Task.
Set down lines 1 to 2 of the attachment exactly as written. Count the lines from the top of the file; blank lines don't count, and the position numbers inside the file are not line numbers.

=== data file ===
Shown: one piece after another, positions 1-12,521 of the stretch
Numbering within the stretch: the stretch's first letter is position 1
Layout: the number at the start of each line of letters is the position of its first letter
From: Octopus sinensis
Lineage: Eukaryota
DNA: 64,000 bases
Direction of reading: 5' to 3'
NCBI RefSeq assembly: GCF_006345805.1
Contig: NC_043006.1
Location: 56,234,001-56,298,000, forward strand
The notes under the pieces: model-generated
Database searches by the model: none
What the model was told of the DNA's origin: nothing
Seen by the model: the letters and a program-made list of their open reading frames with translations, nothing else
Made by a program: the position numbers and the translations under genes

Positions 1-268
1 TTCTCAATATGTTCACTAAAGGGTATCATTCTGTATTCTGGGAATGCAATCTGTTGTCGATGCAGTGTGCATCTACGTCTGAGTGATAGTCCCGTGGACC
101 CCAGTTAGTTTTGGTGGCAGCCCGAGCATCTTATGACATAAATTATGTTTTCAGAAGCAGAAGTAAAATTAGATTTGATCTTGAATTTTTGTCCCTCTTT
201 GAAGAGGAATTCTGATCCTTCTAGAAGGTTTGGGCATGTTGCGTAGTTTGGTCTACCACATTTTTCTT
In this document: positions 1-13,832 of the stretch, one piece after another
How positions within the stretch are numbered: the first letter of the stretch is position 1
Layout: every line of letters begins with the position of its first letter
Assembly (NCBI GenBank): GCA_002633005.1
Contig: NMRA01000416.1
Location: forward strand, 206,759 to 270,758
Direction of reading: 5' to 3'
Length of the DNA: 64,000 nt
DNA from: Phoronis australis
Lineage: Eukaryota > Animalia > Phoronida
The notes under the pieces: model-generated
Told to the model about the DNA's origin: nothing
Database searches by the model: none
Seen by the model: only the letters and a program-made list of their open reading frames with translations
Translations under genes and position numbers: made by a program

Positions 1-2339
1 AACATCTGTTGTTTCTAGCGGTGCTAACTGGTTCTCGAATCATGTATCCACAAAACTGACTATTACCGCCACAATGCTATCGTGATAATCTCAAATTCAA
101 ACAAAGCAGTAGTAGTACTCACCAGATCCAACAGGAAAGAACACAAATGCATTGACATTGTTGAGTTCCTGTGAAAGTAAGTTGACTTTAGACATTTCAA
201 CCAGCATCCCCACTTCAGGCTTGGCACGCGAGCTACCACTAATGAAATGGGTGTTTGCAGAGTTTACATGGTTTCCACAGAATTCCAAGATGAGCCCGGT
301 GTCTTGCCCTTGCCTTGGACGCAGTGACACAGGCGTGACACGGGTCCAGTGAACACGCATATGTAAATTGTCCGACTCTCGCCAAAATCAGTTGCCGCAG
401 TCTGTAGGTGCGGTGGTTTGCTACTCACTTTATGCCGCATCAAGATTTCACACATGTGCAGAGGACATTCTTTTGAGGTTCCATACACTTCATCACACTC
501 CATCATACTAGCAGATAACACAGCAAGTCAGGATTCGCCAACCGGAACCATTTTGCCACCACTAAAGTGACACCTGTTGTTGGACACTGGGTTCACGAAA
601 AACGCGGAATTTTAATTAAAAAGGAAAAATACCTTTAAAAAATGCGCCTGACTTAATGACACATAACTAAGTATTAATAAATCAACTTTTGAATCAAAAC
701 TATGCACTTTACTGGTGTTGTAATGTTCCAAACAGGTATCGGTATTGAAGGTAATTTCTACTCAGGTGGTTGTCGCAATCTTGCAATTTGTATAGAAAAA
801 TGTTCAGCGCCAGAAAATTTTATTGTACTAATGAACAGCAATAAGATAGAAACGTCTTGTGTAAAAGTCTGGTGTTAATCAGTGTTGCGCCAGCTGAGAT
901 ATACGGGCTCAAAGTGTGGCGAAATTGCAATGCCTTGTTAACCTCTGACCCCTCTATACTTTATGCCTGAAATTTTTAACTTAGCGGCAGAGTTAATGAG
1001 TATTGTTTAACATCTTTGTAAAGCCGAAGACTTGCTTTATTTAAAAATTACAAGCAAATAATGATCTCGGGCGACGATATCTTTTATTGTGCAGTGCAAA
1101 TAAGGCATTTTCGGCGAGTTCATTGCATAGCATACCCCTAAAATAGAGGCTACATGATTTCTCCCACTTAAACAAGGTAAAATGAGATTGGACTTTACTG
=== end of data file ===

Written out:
Shown: one piece after another, positions 1-12,521 of the stretch
Numbering within the stretch: the stretch's first letter is position 1